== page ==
I just read the first two trades of 100 Bullets and I really enjoyed them. I hear lots of creators gush about it, and I think it won quite a few awards, too. Why do you guys never really talk about it? Does it get really bad later on? I remember you guys saying it’s confusing, or you don’t know what’s going on. I wasn’t confused at all. When does this confusion kick in?


As you may well know Sam, I hate fun, so right off, that’s probably it. Wait, I take it back. Fun is probably not a word I would use for 100 Bullets. At least not that kind of fun.

Okay, yes. 100 Bullets won 4 Harvey Awards and 3 Eisner Awards, and people love it. Correct.

We’ve mentioned this on the show before but for all I know, that was 3 years ago, and you were 9 years old at the time. These things all tend to run together you see. Anyway, I read 100 Bullets through the early 50’s or so. I discovered the series somewhere around the early teens. I was just discovering all the great comics coming out from Vertigo at the time, and I went to all the comic shops and eBay auctions I could to get all the issues that came before. And I did it. Of course, I did this because I really liked it. In fact, at the beginning, it had to have been one of my favorite series. Specifically, issue 11 or so, is still one of my favorite issues of all time. It had a great premise, smart writing and felt completely new. At the time, I hadn’t really had that much experience with crime comics, and Brian Azzarello’s work was just so new to me, I loved it. Further, Eduardo Risso was unlike any other artist I’d ever seen, and still is for that matter. He’s an immense talent, and deserves every accolade he’s every received. I remember going to panels in San Diego and he didn’t speak a word of English, but he still managed to translate a visual version of the American experience in such a rich way that I was stunned. I think he’s picked up some phrases since then.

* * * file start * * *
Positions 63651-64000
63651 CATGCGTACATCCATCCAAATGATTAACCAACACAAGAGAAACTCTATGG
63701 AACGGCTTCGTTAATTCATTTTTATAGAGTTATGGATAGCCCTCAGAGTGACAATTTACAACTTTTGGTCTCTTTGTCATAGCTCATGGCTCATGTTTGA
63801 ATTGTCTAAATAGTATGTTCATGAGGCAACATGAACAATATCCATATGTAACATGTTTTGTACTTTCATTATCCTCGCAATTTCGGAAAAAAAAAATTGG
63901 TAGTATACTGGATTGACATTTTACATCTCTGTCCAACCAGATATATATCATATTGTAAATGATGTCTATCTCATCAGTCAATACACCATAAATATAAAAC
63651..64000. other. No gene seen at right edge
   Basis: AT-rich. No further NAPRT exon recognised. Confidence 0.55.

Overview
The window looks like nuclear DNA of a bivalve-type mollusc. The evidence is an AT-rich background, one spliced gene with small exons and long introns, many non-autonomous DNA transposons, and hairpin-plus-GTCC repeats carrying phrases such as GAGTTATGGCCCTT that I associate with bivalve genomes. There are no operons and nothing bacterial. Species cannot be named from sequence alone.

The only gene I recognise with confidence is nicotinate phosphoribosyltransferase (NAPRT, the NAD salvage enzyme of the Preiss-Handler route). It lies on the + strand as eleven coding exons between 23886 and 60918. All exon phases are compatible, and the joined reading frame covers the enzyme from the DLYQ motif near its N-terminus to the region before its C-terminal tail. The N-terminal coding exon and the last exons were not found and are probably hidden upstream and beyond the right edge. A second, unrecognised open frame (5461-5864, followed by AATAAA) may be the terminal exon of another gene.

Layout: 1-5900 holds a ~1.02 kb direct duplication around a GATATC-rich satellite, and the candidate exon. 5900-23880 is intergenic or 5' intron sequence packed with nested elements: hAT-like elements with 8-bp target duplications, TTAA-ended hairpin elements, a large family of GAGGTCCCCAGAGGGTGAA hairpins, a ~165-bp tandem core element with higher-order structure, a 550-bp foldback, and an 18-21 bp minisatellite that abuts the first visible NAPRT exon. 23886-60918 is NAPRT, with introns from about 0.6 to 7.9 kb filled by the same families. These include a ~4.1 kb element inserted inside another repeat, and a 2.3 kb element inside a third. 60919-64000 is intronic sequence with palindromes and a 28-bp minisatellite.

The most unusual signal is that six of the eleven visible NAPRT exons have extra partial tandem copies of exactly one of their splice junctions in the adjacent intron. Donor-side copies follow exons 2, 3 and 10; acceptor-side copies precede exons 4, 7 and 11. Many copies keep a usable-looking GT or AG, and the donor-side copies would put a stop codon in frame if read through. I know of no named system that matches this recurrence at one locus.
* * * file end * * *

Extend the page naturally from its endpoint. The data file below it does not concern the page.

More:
However, gradually, I started to lose interest, a long with losing the threads of the story. The first 20 issues or so almost functioned like an anthology. After that, a large conspiracy plot started forming, and became more and more predominant as the issues went. I kept reading for a long time after I wasn’t enjoying them anymore, and finally, I just decided I wasn’t getting anything out of it. In retrospect, I think this was entirely the fault of my reading it in issues, and not being invested enough to keep track of the details of plot and character I was meant to remember. From everything I can tell, people reading it in trades had a very different experience. From all accounts, it’s a very good series, which is good, because you can only read it in the collected form now. Still, since I lost interest over such a long period of time, I haven’t had much desire to go back and read it again. I guess it left a bad taste in my mouth. That being said, it’s an impressive work in that the writer and artist were on it the whole way through, and actually completed their 100 issue opus. I say you should do what I did, and keep reading it until you don’t want to any longer.

Josh Flanagan